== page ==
The first step to engagement is to promote awareness of the effects of healthcare waste. Physicians remain one of the most trusted sources of information about the health impacts of climate change.16 By educating ourselves, we can spread accurate knowledge to our patients and communities. Furthermore, we have the ability to advocate for our hospitals to follow institutions such as Kaiser Permanente and the Cleveland Clinic.
Given that hospitalists play a key role in educating students and residents, they are ideal vehicles for such dissemination. Education should begin in medical and nursing schools, where curricula detailing the importance and impact of healthcare pollution may be introduced. As hospitalists, we should champion such efforts.
Measurement and Amelioration
Second, resource use, waste production, and areas for improvement must be systematically quantified. At a national level, the Sustainable Development Unit of the National Health System (NHS) measures and reports water use, waste production, and energy consumption of the UK’s healthcare sector. Consequently, the NHS has surpassed their 2015 goal of reducing their carbon footprint by 10%.17 By establishing a baseline understanding of our carbon emissions, waste production, and water consumption, areas where physicians and hospitals can target improvement can similarly be identified.
Hospitalists appreciate the practical tradeoffs between clinical work and change efforts; thus, they are critical in establishing pragmatic policies. Physicians, often in collaboration with environmental engineers, have used evidence-based methods such as life-cycle analysis (LCA) to evaluate the environmental impacts of the pharmaceuticals and procedures that they use.18-20 An LCA is a cost-benefit analysis that examines multiple parameters of a product, namely, emissions, water use, costs, and waste production, from production to disposal. For example, an LCA of disposable custom packs for hysterectomies, vaginal deliveries, and laryngeal masks found costs savings and environmental benefits from choosing reusable over single-use items and removing unnecessary materials such as extra towels in this setting. 18-20 By considering the full life cycle of a procedure, LCAs reveal important information about the value and safety of care. LCAs, along with other sustainable design strategies, are tools that can provide hospitalists with new insights for quality improvement.
Numerous physicians are known for educating their communities about the impacts of pollution on health. Recently, a pediatrician brought the presence of lead in Flint’s water supply to the public’s attention, instigating government action and policy change.21 A group called Utah Physicians for a Healthy Environment publishes online summaries of peer-reviewed information on air pollution and health. The Huma Lung Foundation led by a pulmonologist in Chennai, India, is working with a local radio station to report daily air quality measurements along with health advisories for the city.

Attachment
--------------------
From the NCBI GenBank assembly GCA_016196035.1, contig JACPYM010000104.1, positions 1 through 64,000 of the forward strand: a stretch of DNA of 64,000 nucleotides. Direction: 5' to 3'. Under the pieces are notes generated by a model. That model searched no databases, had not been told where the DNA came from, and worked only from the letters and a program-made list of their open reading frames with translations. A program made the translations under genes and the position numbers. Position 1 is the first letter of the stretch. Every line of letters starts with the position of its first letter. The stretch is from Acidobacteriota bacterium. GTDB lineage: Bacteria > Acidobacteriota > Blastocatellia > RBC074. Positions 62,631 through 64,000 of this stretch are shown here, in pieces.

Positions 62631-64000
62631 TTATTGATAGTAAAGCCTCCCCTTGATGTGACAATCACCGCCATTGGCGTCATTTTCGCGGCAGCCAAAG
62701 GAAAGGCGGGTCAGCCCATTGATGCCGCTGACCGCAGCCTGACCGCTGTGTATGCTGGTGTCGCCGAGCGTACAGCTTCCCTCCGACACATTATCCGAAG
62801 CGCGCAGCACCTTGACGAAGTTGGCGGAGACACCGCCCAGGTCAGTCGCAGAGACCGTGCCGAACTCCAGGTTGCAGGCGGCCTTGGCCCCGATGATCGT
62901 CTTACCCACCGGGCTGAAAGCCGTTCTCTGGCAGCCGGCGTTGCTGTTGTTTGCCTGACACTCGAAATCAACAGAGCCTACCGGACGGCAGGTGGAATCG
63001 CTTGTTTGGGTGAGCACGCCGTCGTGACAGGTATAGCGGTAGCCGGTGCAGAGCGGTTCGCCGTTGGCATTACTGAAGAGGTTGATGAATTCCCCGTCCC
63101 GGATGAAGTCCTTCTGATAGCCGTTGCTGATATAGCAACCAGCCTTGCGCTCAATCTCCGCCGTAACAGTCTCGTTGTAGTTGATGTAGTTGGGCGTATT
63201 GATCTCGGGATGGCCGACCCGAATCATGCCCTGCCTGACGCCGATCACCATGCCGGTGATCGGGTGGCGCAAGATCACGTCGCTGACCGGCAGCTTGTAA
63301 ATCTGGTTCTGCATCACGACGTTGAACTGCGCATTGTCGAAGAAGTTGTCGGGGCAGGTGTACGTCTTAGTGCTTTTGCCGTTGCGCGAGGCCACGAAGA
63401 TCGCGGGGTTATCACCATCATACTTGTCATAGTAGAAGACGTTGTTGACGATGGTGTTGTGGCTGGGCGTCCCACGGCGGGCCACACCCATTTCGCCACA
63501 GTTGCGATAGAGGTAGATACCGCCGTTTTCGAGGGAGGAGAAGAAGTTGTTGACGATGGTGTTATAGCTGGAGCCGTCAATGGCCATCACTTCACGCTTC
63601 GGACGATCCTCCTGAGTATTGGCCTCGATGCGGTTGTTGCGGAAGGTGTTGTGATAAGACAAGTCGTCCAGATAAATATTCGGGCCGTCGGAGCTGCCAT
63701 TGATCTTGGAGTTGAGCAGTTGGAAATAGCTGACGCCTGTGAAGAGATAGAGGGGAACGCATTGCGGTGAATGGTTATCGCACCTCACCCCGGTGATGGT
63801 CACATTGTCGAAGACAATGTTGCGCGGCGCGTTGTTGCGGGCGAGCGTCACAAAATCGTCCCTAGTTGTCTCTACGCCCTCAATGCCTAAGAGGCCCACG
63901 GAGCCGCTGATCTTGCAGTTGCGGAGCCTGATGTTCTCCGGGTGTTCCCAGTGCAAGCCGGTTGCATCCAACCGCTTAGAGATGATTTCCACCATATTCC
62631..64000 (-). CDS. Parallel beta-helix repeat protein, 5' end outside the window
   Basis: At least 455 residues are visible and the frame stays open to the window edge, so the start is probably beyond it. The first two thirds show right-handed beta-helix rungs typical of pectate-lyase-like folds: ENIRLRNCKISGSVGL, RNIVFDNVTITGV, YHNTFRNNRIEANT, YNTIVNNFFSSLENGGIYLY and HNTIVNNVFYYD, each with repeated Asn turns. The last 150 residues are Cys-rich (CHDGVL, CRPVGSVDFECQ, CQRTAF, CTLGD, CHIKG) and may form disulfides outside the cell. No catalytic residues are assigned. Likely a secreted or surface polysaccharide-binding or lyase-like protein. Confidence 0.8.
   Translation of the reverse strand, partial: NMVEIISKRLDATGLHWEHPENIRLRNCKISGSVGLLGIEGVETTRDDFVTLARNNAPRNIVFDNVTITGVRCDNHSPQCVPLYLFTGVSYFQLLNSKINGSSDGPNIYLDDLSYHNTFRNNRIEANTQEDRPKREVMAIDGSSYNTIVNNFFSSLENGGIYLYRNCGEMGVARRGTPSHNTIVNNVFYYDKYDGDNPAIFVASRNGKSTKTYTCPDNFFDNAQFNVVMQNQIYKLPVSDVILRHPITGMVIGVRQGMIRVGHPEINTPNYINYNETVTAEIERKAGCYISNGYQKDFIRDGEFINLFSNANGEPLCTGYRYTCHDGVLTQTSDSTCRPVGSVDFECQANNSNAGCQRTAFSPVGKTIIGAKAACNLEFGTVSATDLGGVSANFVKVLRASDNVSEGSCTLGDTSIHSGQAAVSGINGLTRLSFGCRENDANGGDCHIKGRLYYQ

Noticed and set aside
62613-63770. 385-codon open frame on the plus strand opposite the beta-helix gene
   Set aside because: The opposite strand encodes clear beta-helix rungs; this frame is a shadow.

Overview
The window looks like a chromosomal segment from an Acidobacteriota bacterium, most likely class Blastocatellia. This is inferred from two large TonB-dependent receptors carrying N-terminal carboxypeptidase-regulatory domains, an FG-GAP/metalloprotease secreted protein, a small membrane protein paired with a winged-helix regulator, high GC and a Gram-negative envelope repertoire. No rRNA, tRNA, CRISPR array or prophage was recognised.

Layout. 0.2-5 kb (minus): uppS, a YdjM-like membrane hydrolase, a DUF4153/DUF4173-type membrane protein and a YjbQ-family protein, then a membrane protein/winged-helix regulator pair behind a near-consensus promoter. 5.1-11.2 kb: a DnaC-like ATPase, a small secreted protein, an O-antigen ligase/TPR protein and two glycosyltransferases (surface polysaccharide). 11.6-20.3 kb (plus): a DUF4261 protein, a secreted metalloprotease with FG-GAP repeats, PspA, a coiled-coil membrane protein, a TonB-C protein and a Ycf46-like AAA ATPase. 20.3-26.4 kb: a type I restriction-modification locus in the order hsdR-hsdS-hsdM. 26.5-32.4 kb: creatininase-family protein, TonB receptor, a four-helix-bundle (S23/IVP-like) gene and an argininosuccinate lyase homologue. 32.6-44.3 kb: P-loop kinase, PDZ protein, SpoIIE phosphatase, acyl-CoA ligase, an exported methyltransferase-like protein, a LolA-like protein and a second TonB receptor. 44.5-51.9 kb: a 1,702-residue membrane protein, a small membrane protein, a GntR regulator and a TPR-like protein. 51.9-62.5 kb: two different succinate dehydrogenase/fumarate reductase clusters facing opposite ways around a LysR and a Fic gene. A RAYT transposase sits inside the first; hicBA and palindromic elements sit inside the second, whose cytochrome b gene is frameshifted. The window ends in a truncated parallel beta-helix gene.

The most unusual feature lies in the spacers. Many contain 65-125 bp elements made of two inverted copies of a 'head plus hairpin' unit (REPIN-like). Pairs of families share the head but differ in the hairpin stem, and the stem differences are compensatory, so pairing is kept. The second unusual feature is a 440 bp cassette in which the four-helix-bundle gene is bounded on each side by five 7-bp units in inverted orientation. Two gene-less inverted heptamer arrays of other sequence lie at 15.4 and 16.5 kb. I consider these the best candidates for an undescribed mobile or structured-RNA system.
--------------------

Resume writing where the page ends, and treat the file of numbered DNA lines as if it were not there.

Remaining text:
We must now extend this paradigm to encompass transparency about healthcare’s practices and their impact on health. Indeed, the public is comfortable with this idea: a survey of 1011 respondents in the UK found that 92% indicated that the healthcare system should be environmentally sustainable.22 One idea may be a public-facing scorecard for hospitals, akin to publicly reported quality metrics. We can look to the example of the SDU and corporations such as Apple, which publicly report their carbon emissions, waste production, water use, and other metrics of their environmental impact. By galvanizing efforts to quantify and report our impact, hospitalists have the opportunity to be a role model for the industry and increase trust within their communities.
What can a hospitalist do today? First, simple measures, like turning off idle electronics, recycling appropriately, or avoiding the use of unnecessary supplies or tests, are behavioral steps in the right direction. Second, just as education, goal setting, and feedback have met success in improving hand hygiene,23 we must begin the hard work of developing programs to monitor our environmental impact. Individual hospitalist carbon scores may help intensify efforts and spur improvement. Finally, we should learn and celebrate each other’s success. Renewed focus on this topic with increased reporting of interventions and outcomes is needed.
As hospitalists, we must look within ourselves to protect our planet and advocate for solutions that assure a sustainable future. By recognizing that a healthy environment is crucial to human health, we can set an example for other industries and create a safer world for our patients. Eliminating the harm we do is the first step in this process.
The authors have nothing to disclose.
Dr. Chopra is supported by a Career Development Award from the Agency for Healthcare Quality and Research (1-K08-HS-022835-01).